``nbins_cats``
--------------
- Available in: GBM, DRF
- Hyperparameter: yes
Description
~~~~~~~~~~~
When training models with categorical columns (factors), the ``nbins_cats`` option specifies the number of bins to be included in the histogram and then split at the best point. Because H2O does not perform `one-hot `__ encoding in the tree algorithms, we look at all the factor levels of a categorical predictor up to the resolution of the histogram, and then decide for each histogram bucket whether it goes left or right during splitting.
When the training data contains columns with categorical levels (factors), these factors are split by assigning an integer to each distinct categorical level, then binning the ordered integers according to the user-specified number of bins (which defaults to 1024 bins), and then picking the optimal split point among the bins. For example, if you have levels A,B,C,D,E,F,G at a certain node to be split, and you specify ``nbins_cats=4``, then the buckets {A,B},{C,D},{E,F},{G} define the grouping during the first split. Only during the next split of {A,B} (down the tree) will GBM separate {A} and {B}.
The value of ``nbins_cats`` for categorical factors has a much greater impact on the generalization error rate than ``nbins`` does for real- or integer-valued columns (where higher values mainly lead to more accurate numerical split points). For columns with many factors, a small ``nbins_cats`` value can add randomness to the split decisions (because the columns are grouped together somewhat arbitrarily), while large values (for example, values as large as the number of factor levels) can lead to perfect splits, resulting in `overfitting `__ on the training set (AUC=1 in certain datasets). So this option is a very important tuning parameter that can make a big difference on the validation set accuracy. The default value for ``nbins_cats`` is 1024. Note that this default value can lead to large communication overhead for deep distributed tree models. ``nbins_cats`` can go up to 65k, which should be enough for most datasets.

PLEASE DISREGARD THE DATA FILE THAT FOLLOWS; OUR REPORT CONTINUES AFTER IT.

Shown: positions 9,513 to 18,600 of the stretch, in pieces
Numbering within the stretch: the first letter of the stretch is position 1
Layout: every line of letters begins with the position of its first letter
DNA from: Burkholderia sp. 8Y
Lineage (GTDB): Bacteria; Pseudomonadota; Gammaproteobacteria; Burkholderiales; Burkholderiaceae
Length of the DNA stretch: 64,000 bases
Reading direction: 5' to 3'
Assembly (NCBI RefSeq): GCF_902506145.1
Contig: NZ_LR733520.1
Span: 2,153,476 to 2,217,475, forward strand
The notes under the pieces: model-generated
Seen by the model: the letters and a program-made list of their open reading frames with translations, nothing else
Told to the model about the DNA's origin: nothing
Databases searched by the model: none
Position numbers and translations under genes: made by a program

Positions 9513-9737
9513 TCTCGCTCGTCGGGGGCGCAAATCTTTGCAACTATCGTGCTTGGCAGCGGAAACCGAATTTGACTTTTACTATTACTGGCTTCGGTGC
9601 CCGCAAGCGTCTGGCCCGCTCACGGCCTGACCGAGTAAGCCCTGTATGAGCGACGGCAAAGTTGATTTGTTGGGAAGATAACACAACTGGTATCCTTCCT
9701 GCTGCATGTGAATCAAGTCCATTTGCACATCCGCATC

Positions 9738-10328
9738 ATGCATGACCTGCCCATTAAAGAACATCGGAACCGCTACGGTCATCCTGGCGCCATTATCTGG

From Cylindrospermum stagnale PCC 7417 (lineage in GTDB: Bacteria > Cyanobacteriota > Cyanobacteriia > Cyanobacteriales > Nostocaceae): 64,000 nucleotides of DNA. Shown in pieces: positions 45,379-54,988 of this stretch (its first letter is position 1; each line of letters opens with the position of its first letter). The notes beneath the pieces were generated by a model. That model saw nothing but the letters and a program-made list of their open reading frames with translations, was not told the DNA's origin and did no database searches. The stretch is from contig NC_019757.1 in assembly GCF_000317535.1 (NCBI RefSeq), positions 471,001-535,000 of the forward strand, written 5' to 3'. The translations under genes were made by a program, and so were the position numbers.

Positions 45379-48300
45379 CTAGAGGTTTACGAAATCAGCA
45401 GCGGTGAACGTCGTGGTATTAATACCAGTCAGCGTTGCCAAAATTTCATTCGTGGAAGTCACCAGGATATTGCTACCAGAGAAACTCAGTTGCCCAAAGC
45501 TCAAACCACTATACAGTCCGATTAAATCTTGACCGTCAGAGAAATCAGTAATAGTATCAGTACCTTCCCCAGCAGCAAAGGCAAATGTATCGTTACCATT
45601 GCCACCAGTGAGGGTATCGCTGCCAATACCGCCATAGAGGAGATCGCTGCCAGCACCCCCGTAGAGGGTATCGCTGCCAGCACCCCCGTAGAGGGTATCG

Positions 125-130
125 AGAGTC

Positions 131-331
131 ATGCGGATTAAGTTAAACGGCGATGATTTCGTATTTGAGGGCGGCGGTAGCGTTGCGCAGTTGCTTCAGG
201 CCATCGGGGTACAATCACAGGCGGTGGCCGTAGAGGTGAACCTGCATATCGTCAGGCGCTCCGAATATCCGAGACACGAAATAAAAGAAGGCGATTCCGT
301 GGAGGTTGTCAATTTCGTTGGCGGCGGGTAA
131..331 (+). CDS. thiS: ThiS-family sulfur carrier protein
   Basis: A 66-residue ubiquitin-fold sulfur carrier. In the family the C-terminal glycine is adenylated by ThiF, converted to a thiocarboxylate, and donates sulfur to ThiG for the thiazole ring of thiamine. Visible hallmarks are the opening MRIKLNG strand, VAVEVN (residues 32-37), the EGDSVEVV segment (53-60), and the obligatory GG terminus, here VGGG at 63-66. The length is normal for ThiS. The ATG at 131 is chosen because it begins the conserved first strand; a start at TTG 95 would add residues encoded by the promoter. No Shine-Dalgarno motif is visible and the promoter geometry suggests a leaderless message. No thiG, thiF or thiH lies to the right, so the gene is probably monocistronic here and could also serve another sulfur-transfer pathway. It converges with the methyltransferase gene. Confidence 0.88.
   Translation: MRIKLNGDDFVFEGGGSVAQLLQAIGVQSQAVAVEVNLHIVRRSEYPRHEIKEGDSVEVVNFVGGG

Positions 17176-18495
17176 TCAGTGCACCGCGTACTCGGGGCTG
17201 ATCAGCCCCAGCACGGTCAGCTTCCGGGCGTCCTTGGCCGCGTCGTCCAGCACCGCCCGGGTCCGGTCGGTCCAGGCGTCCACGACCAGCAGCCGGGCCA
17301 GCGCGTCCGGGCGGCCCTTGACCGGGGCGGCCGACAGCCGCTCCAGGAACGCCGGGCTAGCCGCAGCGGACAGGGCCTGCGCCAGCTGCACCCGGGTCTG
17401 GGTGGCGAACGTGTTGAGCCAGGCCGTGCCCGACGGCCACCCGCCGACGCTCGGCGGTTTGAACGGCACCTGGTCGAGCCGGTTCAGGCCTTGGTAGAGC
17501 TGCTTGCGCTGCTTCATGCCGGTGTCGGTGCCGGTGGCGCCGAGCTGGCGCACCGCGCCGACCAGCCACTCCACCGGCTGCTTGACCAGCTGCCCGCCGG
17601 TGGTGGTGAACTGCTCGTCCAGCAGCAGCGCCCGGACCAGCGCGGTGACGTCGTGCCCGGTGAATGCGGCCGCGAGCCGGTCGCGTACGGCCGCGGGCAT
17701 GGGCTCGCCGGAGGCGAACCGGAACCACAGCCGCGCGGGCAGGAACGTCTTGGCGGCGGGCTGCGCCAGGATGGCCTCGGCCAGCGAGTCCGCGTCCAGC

To make a model more general, decrease ``nbins_top_level`` and ``nbins_cats``. To make a model more specific, increase ``nbins`` and/or ``nbins_top_level`` and ``nbins_cats``. Keep in mind that increasing ``nbins_cats`` can have a dramatic effect on the amount of overfitting.
**Note**: Currently in H2O, if the number of categorical values in a dataset exceeds the value specified with ``nbins_cats``, then the values are grouped into bins by `lexical ordering `__.
Related Parameters
~~~~~~~~~~~~~~~~~~
- `nbins `__
- `nbins_top_level `__
Example
~~~~~~~
.. example-code::
.. code-block:: r
library(h2o)
h2o.init()
# import the airlines dataset:
# This dataset is used to classify whether a flight will be delayed 'YES' or not "NO"
# original data can be found at http://www.transtats.bts.gov/
airlines <- h2o.importFile("http://s3.amazonaws.com/h2o-public-test-data/smalldata/airlines/allyears2k_headers.zip")
# convert columns to factors
airlines["Year"] <- as.factor(airlines["Year"])
airlines["Month"] <- as.factor(airlines["Month"])
airlines["DayOfWeek"] <- as.factor(airlines["DayOfWeek"])
airlines["Cancelled"] <- as.factor(airlines["Cancelled"])
airlines['FlightNum'] <- as.factor(airlines['FlightNum'])
# set the predictor names and the response column name
predictors <- c("Origin", "Dest", "Year", "UniqueCarrier", "DayOfWeek", "Month", "Distance", "FlightNum")
response <- "IsDepDelayed"
# split into train and validation
airlines.splits <- h2o.splitFrame(data = airlines, ratios = .8, seed = 1234)
train <- airlines.splits[[1]]
valid <- airlines.splits[[2]]
# number of factor levels range from 2 to 2439
# ('FlightNum', [2439])
# ('Origin', [132])
# ('Dest', [134])
# ('Year', [22])
# ('UniqueCarrier', [10])
# ('DayOfWeek', [7])
# ('Month', [2])
# try a range of nbins_cats:
bin_num = c(8, 16, 32, 64, 128, 256, 512, 1024, 2048, 4096)
label = c("8", "16" ,"32", "64", "128", "256", "512", "1024", "2048", "4096")
lapply(seq_along(1:length(bin_num)),function(num) {
airlines.gbm <- h2o.gbm(x = predictors, y = response, training_frame = train, validation_frame = valid,